This book, aptly subtitled, “Fiberglass Boats and the Men Who Made Them,” is the bible of the fiberglass boatbuilding industry. And Dan Spurr is the prophet to write it. Dan is Good Old Boat magazine’s boat review editor. He’s written about boats for 45 years. He’s served as an editor for Cruising World, Practical Sailor, and Professional BoatBuilder magazines. He is the author of seven books, which include Spurr’s Boatbook: Upgrading the Cruising Sailboat, Yacht Style, and Offshore Sailing, co-authored with Bill Seifert.
But for all the information it contains, Heart of Glass is not a dry, academic, historical treatise. No, this text is filled with, dare I say, heart.
Dan sees boatbuilding as a human story and Heart of Glass is filled with tales of builders, their companies, their boats, their influence. Dan labored 11 years to dig up all the little bits and pieces of obscure knowledge he’s woven into this tale (it’s not the stuff you can look up on Wikipedia). And given the fact that boatbuilders in general are not much for record-keeping (to this day), the extent of Dan’s historical research into nearly all the significant builders is nothing short of amazing. Take the story of Ray Greene.
Ray was a founding father of fiberglass boatbuilding, starting with the 16-foot Rebel sailboat in 1947. Like most, Ray discovered that boatbuilding is not an easy path to wealth. “…There were setbacks, as well: the 1950 fire that burned his Byrne Road plant to the ground, and a 1965 fire that burned one boat and caused $8,000 in damages. In 1952, he and his wife, Joanne, unsuccessfully challenged the Ohio Turnpike Commission’s plan to construct bridges that would isolate sailboats at his Maumee River facility from open water. Eleven years later, burglars looted his business.”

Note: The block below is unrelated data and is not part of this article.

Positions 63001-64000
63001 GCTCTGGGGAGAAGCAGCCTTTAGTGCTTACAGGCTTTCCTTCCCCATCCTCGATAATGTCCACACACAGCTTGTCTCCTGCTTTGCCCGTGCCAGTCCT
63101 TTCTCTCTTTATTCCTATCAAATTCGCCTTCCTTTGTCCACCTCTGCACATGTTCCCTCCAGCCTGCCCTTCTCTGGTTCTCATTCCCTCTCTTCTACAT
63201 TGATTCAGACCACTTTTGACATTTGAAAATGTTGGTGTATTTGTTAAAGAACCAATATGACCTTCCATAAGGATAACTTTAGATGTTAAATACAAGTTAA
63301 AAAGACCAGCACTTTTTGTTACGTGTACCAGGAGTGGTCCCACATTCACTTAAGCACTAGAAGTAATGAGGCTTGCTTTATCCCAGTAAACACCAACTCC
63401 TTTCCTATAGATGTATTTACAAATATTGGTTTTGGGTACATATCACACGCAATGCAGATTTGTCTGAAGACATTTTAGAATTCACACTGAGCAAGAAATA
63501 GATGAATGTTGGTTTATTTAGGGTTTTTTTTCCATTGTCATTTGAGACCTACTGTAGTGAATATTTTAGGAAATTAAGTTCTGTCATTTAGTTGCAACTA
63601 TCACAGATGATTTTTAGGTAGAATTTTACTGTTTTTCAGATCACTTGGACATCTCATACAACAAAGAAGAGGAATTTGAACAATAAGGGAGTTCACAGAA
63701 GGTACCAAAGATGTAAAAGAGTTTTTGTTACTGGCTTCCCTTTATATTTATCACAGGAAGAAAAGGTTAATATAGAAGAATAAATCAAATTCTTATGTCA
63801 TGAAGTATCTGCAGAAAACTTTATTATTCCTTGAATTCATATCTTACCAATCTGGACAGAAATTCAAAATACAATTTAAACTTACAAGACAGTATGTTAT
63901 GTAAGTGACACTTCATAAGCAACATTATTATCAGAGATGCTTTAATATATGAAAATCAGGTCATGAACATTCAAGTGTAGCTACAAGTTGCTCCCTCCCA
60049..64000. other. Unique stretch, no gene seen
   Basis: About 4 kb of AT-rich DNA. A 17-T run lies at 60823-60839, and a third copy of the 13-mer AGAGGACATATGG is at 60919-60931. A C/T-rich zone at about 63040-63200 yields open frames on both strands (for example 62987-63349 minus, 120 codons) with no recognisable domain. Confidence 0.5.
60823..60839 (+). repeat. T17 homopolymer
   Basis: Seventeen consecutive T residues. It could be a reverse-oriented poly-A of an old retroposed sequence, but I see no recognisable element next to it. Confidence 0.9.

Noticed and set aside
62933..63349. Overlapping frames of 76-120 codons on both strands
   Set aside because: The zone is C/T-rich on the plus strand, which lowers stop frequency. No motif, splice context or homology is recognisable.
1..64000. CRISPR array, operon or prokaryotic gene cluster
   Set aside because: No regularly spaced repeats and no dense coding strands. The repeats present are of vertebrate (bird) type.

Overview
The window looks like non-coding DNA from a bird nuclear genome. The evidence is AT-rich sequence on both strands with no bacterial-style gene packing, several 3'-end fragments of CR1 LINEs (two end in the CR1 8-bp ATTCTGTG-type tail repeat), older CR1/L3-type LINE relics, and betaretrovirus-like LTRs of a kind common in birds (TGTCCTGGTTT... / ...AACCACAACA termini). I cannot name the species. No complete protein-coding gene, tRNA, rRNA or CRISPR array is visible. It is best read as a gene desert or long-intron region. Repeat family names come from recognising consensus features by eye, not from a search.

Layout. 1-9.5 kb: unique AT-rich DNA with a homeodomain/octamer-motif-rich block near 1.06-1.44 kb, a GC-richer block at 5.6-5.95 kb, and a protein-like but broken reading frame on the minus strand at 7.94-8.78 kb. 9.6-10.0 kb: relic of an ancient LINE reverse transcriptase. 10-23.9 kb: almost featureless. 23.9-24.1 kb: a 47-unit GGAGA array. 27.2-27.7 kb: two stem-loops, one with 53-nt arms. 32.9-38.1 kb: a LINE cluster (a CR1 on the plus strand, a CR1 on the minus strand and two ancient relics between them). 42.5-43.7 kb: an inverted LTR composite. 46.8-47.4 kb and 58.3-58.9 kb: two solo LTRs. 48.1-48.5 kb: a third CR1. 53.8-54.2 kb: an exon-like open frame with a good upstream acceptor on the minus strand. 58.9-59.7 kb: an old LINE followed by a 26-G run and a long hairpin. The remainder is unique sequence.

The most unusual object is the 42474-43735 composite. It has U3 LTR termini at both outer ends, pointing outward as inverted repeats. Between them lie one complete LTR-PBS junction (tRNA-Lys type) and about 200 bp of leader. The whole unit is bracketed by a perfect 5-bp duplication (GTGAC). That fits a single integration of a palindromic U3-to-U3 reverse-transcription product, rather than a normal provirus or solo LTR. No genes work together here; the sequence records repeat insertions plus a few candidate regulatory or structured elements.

Stories similar to Greene’s abound. Spurr accounts for the very beginnings of “plastic” boatbuilding in great detail. Born of World War II military needs, the resins and reinforcements needed to make everything from airplane wings to electrical components were accelerated. The book chronicles it all, right up to modern times.
Heart of Glass is richly filled with photographs and drawings, nearly to the point of distraction. In them, one can see boatbuilding evolve over the decades.
As a boat reviewer, I have used Heart of Glass as a reference source for years when researching boat reviews. There are two appendixes: 1. Milestones in Chemistry, Fiberglass, and Composite Boatbuilding—significant historic points in time from 1820 to 1996 and 2. Selected Company Profiles; Aero-Marine to Yamaha Motor Corp, in 152 brief biographies. Some are discussed in the body of the work, others not, and a few refer you to another company name. Spurr includes extensive notes on each chapter as well as thorough an index. Because of this, I skipped around a lot, reading what I needed or what caught my eye. Only recently did I become determined to read Heart of Glass from beginning to end. While it was slow-going through the technical sections, and I was overwhelmed by the quantity of names I had to process, I learned a lot, and realize I should have read it through long ago. Spurr has done a great job of making a readable book out of a lot of history and information.